One Fifth of Homeless People in Sofia are University Graduates
Every second homeless person in the capital comes from the province, according to data from social workers from the crisis centers in Sofia show. "These are mainly people from small towns who come to Sofia to work as builders and taxi drivers. When they are out of work, they prefer to live on the streets instead of returning to their native places, "explained social worker Maria Koleva to Monitor.
According to the last data of the Social Assistance Agency (SAA) at the end of the first half of the year there are 1,068 homeless people registered, or 239 more compared to the same period in 2016. Half of them are on the streets of Sofia and the rest wander in Varna, Plovdiv, Ruse and Burgas.
A study by the City Nomads Association shows that 20% of people living in Sofia streets are university graduates. The data show that the average homeless person is a man between 50 and 60, with a long work experience behind him. Part of the wanderers have remained in the street after property fraud, others after a scandal with relatives.
Anton, a 56-year-old, had become without a roof over his head after his son drove him out of the apartment. "I had problems with alcohol and after another scandal, my son just threw me away. There is nowhere else to go. If it is not the center, I will die of cold on the street, "says the man who has been wandering in the streets of Sofia for 3 years.
During the day, the illiterate man begs for charity at Vitosha Blvd, and at night he returns to the center of Zaharna Fabrika. Nearly half of the wanderers earn their living by collecting waste for recycling, according to a survey of Urban Nomads. Searching in the paper and glass bins, homeless people earn between 5 and 10 leva a day. Much of the homeless have been working for a day or two like building cleaners or flower sellers. 16 per cent earn with begging.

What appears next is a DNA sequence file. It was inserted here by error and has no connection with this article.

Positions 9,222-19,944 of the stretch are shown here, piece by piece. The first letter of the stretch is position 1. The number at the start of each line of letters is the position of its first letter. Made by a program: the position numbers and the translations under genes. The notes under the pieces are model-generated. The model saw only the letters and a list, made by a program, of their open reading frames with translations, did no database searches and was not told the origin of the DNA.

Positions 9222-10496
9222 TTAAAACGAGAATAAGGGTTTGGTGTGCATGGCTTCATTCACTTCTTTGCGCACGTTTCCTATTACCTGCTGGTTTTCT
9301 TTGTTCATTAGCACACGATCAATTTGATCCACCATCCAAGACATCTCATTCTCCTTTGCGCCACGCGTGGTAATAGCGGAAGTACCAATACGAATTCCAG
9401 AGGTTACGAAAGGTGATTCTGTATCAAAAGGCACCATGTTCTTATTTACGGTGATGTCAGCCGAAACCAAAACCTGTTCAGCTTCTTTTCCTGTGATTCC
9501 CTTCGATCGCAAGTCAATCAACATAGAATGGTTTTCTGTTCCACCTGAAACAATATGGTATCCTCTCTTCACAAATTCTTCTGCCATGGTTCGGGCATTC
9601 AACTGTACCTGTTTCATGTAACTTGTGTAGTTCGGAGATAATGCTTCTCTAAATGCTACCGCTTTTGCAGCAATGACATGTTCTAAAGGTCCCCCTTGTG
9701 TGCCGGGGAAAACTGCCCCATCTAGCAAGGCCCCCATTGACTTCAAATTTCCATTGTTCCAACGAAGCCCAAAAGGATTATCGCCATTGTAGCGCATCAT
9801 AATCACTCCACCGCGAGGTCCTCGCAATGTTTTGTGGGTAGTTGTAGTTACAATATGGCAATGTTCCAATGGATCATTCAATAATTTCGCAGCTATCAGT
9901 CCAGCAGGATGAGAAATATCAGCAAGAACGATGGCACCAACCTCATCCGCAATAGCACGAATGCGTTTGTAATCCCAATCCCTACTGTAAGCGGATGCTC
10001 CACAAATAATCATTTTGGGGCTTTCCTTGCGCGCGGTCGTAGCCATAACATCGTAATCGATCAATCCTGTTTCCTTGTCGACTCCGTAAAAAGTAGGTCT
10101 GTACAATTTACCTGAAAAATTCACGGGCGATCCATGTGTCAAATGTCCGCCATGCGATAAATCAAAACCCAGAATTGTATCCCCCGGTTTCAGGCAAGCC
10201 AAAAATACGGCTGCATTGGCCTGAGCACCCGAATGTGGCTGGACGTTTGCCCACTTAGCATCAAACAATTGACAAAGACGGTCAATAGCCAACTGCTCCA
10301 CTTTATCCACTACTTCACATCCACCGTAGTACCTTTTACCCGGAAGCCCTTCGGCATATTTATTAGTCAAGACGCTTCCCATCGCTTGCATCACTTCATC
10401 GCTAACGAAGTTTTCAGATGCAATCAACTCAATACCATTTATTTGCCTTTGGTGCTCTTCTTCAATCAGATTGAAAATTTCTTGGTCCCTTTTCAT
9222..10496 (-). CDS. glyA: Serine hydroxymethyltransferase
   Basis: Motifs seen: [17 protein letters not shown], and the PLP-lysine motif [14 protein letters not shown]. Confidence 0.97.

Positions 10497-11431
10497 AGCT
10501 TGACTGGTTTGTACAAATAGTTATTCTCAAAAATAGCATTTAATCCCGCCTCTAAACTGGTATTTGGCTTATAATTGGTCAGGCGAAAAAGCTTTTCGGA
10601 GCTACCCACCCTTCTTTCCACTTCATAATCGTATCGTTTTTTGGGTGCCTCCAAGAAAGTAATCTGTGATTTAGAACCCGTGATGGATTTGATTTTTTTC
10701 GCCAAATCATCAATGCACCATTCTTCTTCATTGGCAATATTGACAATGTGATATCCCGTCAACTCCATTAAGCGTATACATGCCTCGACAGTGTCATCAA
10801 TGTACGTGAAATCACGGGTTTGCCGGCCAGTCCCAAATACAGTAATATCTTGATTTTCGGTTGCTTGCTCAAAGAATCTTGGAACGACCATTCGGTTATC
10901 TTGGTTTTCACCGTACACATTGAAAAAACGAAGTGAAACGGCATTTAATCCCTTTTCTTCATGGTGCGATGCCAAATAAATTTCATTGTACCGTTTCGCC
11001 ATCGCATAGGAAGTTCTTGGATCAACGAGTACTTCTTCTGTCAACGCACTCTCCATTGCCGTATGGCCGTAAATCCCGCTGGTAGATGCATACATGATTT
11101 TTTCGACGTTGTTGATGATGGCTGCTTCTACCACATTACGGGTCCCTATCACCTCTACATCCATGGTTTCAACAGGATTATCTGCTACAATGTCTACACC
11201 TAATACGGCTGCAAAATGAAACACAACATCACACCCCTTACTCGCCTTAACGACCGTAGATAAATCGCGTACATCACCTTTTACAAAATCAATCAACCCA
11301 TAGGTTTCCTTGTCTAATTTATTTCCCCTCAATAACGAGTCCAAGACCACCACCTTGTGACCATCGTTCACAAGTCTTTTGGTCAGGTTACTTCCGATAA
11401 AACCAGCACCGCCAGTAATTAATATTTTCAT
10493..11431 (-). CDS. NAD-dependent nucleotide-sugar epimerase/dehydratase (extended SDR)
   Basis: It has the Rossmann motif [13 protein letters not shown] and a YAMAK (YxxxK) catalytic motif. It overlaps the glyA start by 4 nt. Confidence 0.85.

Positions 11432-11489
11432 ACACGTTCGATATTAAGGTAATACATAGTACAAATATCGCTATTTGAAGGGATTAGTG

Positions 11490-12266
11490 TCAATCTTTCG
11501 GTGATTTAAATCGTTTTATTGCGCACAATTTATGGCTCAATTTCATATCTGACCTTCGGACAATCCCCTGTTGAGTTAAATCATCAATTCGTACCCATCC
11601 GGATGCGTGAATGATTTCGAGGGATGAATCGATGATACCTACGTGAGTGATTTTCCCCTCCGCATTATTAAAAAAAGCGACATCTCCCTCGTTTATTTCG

Only 4 percent of homeless people rely on state help. "People get used to the wandering way of life. There are people who categorically refuse shelter in a temporary accommodation center, where they can stay up to 3 months, "says social worker Maria Koleva. Her experience shows that even on the coldest days, about 30% of homeless people prefer city parks to warm beds in crisis centers.
- » Tickets for Webit.Festival are Now Fully Sold out
- » Canada Lagalizes Recreational Marijuana
- » Bulgarian Meteorologists Protest on Thursday
- » Five Injured Following Explosion at London Tube Station
- » Bulgarian Artist Christo's 'London Mastaba' Made from over 7,000 Stacked Barrels Floats on Serpentine Lake
- » Saudi Arabia World Cup Players Tell of Terror after Plane’s Engine Catches Fire Mid-air